has paid me a visit.

Of sorts.

You wanted to see me?

Oh, my!

I really must insist
that you do something

about whatever has died
in your walls!

Nothing has died.

It's liver rotting.

I've been conducting
an experiment,

and you're just in time.

The pupae recovered from
Pollack's wound have hatched.

June bugs.

According to this,
the pupal form

has an 18-day incubation period

before hatching
into adult beetles.

The june bug pupae virtually
all hatch on the same day.

Yes, I spoke to an entomologist
at the University of Toronto,

and he told me that
they all hatched five days ago.

But your june bugs
hatched today.

What could cause that?

Well, there could be
a number of factors

that could cause a delay
in their development, I suppose.

A cold snap, for example.

But the weather
has been singularly hot.

Percy Pollack was stabbed.

His body was left on the ground
for some time.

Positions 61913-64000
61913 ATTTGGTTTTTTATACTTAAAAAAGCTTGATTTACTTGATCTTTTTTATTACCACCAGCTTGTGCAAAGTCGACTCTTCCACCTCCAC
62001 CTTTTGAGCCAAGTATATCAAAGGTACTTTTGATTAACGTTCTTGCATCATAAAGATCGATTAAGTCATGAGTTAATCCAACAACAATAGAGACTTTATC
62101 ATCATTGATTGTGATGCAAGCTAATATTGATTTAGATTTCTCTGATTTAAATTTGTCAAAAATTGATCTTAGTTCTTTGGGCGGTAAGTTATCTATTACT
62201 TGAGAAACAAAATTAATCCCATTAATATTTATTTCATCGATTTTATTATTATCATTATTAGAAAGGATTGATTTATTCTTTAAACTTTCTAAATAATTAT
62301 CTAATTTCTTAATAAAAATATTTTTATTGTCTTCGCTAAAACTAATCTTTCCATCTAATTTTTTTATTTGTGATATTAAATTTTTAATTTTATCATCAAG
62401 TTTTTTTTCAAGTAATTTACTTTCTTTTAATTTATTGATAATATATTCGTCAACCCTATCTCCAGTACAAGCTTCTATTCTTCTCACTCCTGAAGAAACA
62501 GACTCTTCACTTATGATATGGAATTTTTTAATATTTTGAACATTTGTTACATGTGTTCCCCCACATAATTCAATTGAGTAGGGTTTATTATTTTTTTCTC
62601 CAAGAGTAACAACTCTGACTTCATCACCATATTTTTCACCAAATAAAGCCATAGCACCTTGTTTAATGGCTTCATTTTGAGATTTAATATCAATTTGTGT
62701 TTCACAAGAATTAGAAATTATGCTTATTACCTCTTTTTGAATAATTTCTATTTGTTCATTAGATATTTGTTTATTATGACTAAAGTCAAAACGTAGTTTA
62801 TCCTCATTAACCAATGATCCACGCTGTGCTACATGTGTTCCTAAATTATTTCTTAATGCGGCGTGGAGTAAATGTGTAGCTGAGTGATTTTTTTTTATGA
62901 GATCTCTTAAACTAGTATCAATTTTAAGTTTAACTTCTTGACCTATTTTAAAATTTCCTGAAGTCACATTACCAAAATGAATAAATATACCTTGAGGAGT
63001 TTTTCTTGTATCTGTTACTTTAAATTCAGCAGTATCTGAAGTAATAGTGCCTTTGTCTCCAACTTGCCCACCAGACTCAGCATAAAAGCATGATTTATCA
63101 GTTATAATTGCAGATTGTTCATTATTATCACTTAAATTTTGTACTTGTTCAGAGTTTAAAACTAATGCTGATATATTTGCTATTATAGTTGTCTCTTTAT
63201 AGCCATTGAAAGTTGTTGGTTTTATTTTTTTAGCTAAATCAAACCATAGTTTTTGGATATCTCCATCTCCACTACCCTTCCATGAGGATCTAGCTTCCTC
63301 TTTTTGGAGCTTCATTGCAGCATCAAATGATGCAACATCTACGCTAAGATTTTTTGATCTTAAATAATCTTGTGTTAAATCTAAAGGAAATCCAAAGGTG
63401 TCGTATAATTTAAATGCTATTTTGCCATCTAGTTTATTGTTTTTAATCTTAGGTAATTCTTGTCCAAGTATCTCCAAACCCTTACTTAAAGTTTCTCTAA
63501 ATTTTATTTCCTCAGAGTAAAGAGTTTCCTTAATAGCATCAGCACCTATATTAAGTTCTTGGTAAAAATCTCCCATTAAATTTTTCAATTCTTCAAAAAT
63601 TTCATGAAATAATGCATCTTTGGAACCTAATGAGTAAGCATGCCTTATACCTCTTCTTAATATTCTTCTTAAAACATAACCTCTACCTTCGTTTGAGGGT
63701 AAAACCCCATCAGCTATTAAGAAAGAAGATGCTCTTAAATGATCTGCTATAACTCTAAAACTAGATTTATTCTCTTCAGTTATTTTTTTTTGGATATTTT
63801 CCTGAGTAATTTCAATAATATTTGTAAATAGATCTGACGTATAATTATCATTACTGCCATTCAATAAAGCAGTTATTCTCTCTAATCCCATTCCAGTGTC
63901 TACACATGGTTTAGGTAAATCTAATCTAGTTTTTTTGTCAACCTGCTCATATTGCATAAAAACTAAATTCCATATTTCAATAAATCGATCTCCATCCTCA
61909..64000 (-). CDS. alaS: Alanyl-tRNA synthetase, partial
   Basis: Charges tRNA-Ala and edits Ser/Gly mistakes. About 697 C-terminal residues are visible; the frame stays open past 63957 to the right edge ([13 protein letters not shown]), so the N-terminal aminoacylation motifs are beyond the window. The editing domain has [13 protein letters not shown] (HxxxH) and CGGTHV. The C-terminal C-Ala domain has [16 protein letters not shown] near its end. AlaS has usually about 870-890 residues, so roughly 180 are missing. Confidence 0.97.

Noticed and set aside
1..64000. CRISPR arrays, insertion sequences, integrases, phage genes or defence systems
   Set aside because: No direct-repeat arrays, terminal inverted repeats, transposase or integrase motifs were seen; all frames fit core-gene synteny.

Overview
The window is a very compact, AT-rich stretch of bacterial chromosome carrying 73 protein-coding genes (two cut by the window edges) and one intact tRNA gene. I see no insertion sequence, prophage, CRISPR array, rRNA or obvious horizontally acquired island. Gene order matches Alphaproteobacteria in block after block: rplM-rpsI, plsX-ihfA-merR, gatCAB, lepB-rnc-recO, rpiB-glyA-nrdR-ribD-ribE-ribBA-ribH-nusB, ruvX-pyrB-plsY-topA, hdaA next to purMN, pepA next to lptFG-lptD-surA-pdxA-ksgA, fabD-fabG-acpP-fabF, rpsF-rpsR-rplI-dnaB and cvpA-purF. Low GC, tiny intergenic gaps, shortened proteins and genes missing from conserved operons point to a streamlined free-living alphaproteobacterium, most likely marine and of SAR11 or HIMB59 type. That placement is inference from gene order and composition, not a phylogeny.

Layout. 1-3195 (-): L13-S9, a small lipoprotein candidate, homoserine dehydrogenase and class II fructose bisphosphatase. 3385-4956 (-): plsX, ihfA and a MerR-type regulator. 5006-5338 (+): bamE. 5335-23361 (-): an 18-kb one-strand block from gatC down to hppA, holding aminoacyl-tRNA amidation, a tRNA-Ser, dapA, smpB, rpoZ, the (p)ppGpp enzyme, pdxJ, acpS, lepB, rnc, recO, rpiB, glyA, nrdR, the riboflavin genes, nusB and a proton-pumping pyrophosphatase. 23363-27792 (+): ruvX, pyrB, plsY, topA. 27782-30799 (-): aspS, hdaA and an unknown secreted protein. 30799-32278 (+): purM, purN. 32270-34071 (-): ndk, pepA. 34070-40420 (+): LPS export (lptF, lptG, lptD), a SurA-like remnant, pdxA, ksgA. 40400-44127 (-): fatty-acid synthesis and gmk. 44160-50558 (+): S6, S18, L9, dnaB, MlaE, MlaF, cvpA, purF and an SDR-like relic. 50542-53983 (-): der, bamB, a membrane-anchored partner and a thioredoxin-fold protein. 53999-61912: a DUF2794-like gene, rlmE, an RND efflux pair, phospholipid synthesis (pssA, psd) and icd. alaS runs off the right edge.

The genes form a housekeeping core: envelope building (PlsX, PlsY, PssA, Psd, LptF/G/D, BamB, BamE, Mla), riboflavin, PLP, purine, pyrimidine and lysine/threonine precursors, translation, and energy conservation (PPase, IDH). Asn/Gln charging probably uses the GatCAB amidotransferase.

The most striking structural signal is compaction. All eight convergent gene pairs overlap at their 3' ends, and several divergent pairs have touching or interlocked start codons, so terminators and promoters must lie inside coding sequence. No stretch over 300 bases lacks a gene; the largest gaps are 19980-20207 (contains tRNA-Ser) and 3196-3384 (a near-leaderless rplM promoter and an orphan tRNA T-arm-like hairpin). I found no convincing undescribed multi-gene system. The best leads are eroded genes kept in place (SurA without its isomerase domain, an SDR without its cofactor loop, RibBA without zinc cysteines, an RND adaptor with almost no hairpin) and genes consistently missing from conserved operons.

That's how the june bug pupae
got into the wound.

But something delayed
their hatching.


Excuse me?

You told me you found sawdust
on Pollack's body.

Sawdust is used as insulation
in icehouses.

Which means Pollack's body...

Was kept cold in an icehouse,

causing a delay in the hatching
of the june bugs.

But more importantly,

if we factor in the five days'
delay in hatching,

that would mean Percy
was actually murdered...

The very night
he was to have left Toronto.

And that changes everything.

Like I told you before,

I took that fellow
out to the farm

and then dropped him
at the train station.

Yes, well,
now please think hard.

When your fare
came back outside,

did you actually see his face?

Now that I recall,
it was a bit strange.

- What was strange?
- Well, it was a warm evening.

But he had his collar turned up
and his hat pulled low

like he'd taken a chill.

So it may not have been
Mr. Pollack.

I suppose not.

So you're saying
that Pollack died

the night he was
supposed to get on the train.

I don't think Mr. Pollack ever
made it to the train station.

So he was killed